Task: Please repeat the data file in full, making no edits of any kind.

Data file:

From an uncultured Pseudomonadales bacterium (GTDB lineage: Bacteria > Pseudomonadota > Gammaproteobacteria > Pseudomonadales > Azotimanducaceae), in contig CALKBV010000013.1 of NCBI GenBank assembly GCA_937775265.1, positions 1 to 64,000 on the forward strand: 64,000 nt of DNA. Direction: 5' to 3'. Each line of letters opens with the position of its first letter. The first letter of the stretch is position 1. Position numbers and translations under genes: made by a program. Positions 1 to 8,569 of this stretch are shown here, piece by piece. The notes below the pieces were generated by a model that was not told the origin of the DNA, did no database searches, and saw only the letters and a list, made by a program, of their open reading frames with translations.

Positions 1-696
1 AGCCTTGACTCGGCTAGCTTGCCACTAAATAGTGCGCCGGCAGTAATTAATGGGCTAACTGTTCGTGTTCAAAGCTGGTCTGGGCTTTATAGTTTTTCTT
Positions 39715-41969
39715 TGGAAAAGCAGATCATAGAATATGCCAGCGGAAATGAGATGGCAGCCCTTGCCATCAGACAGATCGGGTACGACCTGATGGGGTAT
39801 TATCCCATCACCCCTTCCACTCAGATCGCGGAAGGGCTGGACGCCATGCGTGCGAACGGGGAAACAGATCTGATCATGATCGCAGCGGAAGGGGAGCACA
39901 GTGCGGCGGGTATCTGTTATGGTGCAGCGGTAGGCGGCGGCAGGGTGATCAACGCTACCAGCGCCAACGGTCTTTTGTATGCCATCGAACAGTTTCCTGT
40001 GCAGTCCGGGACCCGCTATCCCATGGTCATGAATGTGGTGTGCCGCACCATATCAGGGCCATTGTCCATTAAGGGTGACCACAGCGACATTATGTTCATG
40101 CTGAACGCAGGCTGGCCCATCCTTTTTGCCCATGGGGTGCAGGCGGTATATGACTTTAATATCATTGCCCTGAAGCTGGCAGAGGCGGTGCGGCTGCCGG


From an uncultured Pseudomonadales bacterium (GTDB lineage: Bacteria > Pseudomonadota > Gammaproteobacteria > Pseudomonadales > Azotimanducaceae), in contig CALKBV010000013.1 of NCBI GenBank assembly GCA_937775265.1, positions 1 to 64,000 on the forward strand: 64,000 nt of DNA. Direction: 5' to 3'. Each line of letters opens with the position of its first letter. The first letter of the stretch is position 1. Position numbers and translations under genes: made by a program. Positions 1 to 8,569 of this stretch are shown here, piece by piece. The notes below the pieces were generated by a model that was not told the origin of the DNA, did no database searches, and saw only the letters and a list, made by a program, of their open reading frames with translations.

Positions 1-696
1 AGCCTTGACTCGGCTAGCTTGCCACTAAATAGTGCGCCGGCAGTAATTAATGGGCTAACTGTTCGTGTTCAAAGCTGGTCTGGGCTTTATAGTTTTTCTT
Positions 39715-41969
39715 TGGAAAAGCAGATCATAGAATATGCCAGCGGAAATGAGATGGCAGCCCTTGCCATCAGACAGATCGGGTACGACCTGATGGGGTAT
39801 TATCCCATCACCCCTTCCACTCAGATCGCGGAAGGGCTGGACGCCATGCGTGCGAACGGGGAAACAGATCTGATCATGATCGCAGCGGAAGGGGAGCACA
39901 GTGCGGCGGGTATCTGTTATGGTGCAGCGGTAGGCGGCGGCAGGGTGATCAACGCTACCAGCGCCAACGGTCTTTTGTATGCCATCGAACAGTTTCCTGT
40001 GCAGTCCGGGACCCGCTATCCCATGGTCATGAATGTGGTGTGCCGCACCATATCAGGGCCATTGTCCATTAAGGGTGACCACAGCGACATTATGTTCATG
40101 CTGAACGCAGGCTGGCCCATCCTTTTTGCCCATGGGGTGCAGGCGGTATATGACTTTAATATCATTGCCCTGAAGCTGGCAGAGGCGGTGCGGCTGCCGG